Cancer patients in Nigeria go through experiences their counterparts in the advanced world know nothing about. FELIX NWADIOHA of the News Agency of Nigeria (NAN) writes on the challenges facing cancer patients in the country
O God! Why me?’’ That was the exclamation of Mrs. Cecilia Okoro, a cancer patient at one of the six treatment centres in the country.
Okoro, who was diagnosed and treated for cancer at the University of Benin Teaching Hospital (UBTH), Benin, was referred to the hospital for radiotherapy.
She arrived at the centre on Tuesday only to be told at the hospital that new cancer cases were handled only on Mondays. She obtained a hotel accommodation and waited till the next Monday only to hear that the radiotherapy machine had broken down.
“Madam, our radiotherapy machine is bad,’’ said a hospital attendant when she was called upon for documentation. Other patients awaiting documentation were also informed about the development as the attendants announced:
“Attention patients, if you are here for radiotherapy, our machine is bad. It broke down three weeks ago.’’
“You may wish to visit another centre, or better still wait for further instructions from the oncologist,’’ they told the patients.
“O God! Why me? So I am going to die,’’ Okoro cried uncontrollably aloud as she heard the public announcement by the hospital staff.
It took no fewer than 15 other cancer patients to calm Okoro down and encourage her to believe she would not die of the disease. “You are not going to die my dear. Just put your trust in God and not the machine; you will be okay,’’ said Mrs. Shola Abdul, a breast cancer patient as she tried encouraging Okoro.
Narrating her experience to Okoro, Abdul said she has been suffering from breast cancer since 2006. “One of my breasts was cut off during surgery. Look at me, am I not healthy?’’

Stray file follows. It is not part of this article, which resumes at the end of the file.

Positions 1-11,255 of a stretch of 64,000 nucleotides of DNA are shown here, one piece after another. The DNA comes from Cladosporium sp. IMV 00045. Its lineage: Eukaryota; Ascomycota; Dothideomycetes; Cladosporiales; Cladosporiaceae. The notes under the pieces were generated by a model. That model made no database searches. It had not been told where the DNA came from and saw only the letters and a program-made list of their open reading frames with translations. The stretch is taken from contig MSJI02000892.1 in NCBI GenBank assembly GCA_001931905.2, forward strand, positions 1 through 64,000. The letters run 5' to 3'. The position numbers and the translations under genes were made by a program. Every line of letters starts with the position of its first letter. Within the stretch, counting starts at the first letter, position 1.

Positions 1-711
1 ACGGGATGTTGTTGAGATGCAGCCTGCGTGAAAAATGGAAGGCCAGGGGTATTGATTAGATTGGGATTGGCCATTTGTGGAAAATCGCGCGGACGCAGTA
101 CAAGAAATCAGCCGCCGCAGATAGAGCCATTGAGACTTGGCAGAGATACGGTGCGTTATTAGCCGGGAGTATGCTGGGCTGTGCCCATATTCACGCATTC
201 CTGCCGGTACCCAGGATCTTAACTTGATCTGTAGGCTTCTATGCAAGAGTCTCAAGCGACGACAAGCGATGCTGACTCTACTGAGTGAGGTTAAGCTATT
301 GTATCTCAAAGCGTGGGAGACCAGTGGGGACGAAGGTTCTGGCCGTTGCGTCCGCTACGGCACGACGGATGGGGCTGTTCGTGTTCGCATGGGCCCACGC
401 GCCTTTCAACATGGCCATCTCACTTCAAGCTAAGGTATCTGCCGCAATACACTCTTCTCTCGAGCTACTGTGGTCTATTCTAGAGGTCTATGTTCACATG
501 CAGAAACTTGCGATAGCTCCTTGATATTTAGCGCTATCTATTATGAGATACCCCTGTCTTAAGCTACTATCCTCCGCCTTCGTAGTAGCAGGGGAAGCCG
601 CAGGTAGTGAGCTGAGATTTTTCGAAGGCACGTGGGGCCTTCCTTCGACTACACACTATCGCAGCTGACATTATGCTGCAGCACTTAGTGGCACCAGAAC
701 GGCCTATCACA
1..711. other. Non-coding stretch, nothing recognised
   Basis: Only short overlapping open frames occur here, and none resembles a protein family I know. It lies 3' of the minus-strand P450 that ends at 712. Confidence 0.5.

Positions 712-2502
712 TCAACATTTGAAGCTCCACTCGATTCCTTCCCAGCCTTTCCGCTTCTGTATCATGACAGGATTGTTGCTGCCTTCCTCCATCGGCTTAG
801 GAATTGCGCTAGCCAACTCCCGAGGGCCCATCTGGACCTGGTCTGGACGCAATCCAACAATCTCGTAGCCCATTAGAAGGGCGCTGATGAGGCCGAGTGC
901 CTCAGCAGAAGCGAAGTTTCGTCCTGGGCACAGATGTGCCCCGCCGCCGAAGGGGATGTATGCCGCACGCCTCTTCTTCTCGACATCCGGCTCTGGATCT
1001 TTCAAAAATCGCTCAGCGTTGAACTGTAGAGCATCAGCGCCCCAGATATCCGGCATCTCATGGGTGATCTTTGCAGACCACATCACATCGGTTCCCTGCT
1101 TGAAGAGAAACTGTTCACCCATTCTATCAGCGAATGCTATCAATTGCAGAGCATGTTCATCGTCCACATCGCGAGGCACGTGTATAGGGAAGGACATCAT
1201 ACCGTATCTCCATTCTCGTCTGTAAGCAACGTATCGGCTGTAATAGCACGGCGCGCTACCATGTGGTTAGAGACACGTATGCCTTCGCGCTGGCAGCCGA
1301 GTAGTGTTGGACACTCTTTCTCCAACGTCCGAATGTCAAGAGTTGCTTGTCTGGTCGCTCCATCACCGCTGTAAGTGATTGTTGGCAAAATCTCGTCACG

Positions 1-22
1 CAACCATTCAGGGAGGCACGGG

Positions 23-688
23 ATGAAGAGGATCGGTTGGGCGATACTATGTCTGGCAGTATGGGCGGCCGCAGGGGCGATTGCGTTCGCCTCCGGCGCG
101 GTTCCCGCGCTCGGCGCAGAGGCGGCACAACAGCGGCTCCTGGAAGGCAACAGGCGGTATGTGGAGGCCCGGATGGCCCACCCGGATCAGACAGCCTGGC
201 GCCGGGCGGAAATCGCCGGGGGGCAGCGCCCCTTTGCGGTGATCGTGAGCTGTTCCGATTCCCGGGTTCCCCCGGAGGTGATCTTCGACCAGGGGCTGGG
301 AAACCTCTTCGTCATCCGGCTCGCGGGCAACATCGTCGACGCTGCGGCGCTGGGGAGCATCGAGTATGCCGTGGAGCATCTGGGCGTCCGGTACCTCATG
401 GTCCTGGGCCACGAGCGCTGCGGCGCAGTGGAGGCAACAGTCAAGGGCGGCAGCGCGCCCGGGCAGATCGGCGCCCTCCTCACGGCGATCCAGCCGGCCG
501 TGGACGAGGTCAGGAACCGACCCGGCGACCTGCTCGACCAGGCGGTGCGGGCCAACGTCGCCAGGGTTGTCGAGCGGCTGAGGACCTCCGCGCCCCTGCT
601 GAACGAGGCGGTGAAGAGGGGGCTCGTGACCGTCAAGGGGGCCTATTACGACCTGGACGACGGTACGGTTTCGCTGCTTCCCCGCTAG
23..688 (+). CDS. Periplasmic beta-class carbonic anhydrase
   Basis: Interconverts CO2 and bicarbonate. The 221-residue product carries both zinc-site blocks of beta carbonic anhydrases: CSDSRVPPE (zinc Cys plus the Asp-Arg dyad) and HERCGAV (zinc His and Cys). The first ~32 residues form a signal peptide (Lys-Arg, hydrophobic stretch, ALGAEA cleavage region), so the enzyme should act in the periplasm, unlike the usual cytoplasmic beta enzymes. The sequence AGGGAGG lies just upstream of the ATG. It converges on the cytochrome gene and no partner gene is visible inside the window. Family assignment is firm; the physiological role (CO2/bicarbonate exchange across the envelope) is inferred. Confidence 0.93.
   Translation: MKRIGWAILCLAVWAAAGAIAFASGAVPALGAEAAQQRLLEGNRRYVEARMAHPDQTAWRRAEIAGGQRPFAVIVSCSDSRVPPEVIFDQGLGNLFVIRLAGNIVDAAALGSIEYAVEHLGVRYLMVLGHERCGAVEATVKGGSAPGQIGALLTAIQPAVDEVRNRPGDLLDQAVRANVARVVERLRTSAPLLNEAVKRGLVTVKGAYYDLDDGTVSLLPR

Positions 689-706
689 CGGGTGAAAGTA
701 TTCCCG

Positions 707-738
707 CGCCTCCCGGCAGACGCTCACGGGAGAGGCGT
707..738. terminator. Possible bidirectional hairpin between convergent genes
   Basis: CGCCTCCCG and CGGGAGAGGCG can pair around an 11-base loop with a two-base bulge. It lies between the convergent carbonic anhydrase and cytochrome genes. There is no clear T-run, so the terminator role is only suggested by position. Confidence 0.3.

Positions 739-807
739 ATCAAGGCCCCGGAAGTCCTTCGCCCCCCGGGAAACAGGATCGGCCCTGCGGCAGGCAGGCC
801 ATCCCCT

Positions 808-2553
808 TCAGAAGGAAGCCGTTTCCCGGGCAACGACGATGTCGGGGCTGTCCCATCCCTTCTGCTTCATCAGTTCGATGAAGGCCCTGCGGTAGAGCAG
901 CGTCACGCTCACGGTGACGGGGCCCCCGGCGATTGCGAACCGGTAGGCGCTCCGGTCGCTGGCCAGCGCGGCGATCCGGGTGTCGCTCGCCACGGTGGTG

“I am from Kogi. I do not live in Abuja. I have been travelling on the very busy Okene-Lokoja-Abuja highway to attend clinic and check up all this while, ’’ she said.
Advising Okoro further, Abdul stressed: “aside from radiotherapy and chemotherapy, you must pray regularly to God who has the power to heal terminal sickness like cancer’’.
Abdul also recommended for Okoro the use of natural healing therapy, including lemon, ginger, garlic, carrot, and vegetables which, according to her, had been proved efficacious by international researchers.
She said lemon has been proved to be 10,000 times better and with less effect on the patient than chemotherapy used in orthodox medicine for cancer treatment.
Another patient, Ugochi Onuabuchi, advised: “Do not cry sister. You are older than me ad even married. I am 18 years old and a Mass Communication student at Auchi Polytechnic. I was diagnosed with cancer of the rectum after a failed major surgery.
“Look at me, I am carrying a colostomy. I am also referred here for radiotherapy like you. We will not die of the disease. It is not our portion, ’’ she prayed.
This scenario involving Okoro and other cancer patients may be the same in other designated cancer centres in Nigeria.
Other centres are the Ahmadu Bello University Teaching Hospital, Zaria; the University of Ibadan Teaching Hospital, Ibadan; the Lagos University Teaching Hospital, Idi-Araba; the University of Nigeria Teaching Hospital, Enugu and the University of Maiduguri Teaching Hospital, Maiduguri.